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Journal of global antimicrobial resistance

First report of nosocomial infection caused by Klebsiella pneumoniae ST147 producing OXA-48 and VEB-8 β-lactamases in Tunisia.


PMID 27436394

Abstract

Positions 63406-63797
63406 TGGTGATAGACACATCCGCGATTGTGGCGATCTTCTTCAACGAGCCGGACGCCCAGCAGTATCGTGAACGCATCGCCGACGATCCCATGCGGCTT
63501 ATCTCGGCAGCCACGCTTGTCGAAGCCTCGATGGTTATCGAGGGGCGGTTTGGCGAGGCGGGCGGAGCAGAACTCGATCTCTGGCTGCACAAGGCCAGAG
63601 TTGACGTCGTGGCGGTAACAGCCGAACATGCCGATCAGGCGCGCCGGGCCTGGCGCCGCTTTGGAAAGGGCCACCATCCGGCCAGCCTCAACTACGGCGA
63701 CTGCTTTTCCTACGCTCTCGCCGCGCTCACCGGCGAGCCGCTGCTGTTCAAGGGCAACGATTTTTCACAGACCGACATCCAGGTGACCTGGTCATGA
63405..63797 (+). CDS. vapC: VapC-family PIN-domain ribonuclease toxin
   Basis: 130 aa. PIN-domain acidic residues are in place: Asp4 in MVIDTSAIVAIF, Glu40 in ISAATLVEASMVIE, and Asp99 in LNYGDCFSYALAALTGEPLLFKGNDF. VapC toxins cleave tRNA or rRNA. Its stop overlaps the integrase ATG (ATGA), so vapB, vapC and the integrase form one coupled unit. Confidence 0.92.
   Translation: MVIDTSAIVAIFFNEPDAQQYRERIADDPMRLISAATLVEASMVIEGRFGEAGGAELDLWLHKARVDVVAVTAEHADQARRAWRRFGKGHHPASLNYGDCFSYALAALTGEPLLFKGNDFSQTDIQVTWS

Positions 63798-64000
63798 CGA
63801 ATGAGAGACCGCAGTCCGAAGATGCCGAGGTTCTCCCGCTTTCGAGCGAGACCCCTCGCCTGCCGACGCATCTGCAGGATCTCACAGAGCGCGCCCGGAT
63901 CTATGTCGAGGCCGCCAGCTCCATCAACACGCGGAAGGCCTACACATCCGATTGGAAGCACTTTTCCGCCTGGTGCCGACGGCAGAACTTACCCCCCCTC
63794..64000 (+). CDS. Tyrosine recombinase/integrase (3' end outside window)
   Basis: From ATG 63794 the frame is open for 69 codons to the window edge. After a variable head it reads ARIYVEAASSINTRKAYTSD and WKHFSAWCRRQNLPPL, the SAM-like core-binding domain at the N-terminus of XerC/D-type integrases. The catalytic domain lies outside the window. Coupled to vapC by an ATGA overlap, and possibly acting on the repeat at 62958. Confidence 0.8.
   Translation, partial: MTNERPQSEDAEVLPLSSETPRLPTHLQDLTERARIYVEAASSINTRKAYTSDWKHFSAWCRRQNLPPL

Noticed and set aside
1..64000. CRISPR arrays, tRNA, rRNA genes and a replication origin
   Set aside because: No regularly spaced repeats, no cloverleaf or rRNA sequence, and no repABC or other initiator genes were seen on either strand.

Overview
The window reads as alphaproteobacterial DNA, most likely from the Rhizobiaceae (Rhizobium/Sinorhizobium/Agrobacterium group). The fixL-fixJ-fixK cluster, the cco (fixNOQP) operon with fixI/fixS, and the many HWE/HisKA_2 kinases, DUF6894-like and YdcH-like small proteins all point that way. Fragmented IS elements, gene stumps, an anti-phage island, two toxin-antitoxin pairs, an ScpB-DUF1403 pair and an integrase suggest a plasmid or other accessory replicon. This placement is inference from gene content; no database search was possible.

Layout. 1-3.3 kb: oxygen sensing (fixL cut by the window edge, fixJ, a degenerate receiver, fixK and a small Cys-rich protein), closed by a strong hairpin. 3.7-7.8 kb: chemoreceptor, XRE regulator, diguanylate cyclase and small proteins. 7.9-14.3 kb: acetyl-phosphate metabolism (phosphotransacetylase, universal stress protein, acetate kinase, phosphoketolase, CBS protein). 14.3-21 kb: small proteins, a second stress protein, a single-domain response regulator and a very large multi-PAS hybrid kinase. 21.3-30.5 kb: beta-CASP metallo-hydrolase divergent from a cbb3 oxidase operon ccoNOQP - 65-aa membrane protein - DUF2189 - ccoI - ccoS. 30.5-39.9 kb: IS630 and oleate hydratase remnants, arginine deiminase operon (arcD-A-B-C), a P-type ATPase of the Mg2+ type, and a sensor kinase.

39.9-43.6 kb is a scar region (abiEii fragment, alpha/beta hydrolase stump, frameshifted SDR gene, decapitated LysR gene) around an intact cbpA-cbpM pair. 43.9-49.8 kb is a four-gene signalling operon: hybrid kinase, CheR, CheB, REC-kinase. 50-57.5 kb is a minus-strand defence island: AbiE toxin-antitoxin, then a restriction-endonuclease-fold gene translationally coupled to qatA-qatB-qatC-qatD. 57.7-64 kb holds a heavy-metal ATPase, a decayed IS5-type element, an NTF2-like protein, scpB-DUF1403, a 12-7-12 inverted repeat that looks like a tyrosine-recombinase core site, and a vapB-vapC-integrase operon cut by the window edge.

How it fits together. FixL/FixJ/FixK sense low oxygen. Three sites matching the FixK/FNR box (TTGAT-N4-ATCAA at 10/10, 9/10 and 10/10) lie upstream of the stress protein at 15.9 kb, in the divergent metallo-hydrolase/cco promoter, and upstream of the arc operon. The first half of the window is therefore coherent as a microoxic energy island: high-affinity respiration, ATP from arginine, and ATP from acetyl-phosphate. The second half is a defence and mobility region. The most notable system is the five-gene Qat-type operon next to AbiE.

The aim of this study was to determine the origin of virulence and multiresistance of a Klebsiella pneumoniae isolate from an abdominal wound infection of a patient with a gunshot injury in the thoracoabdominal region. The isolate was identified using biochemical tests and Phoenix™ automated system and was confirmed by matrix-assisted laser desorption/ionisation time-of-flight mass spectrometry (MALDI-TOF/MS). MICs of each antibiotic were determined by Etest. Screening for carbapenemase production was performed by the modified Hodge test and was confirmed by PCR amplification. Virulence factors were also studied. Plasmid replicon typing was used to classify Incompatibility (Inc) plasmids harbouring the resistance genes. The transferability of each plasmid was determined by conjugation using Escherichia coli J53. Finally, multilocus sequence typing (MLST) was performed to determine the ST of the strain. The bacterial isolate was identified as K. pneumoniae and was named KPM2, carrying entB, ybtS, mrkD and ycfM virulence genes, but it did not overexpress OqxAB. Isolate KPM2 belonged to ST147 and was classified as resistant to all of the tested antibiotics with MICs above the clinical breakpoints. These resistances were due to production of OXA-48, CMY-2, TEM-1, CTX-M-15 and VEB-8 β-lactamases. Genetic and molecular studies showed that blaOXA-48 was embedded in transposon Tn1999.2 and was carried by a conjugative IncL/M plasmid of ca. 60kb; blaVEB-8 was harboured on a conjugative IncA/C plasmid of ca. 120kb. This study confirmed that the resistance conferred by OXA-48 and VEB-8 contributed to the failure of antibiotic treatment and consequently death of the patient.

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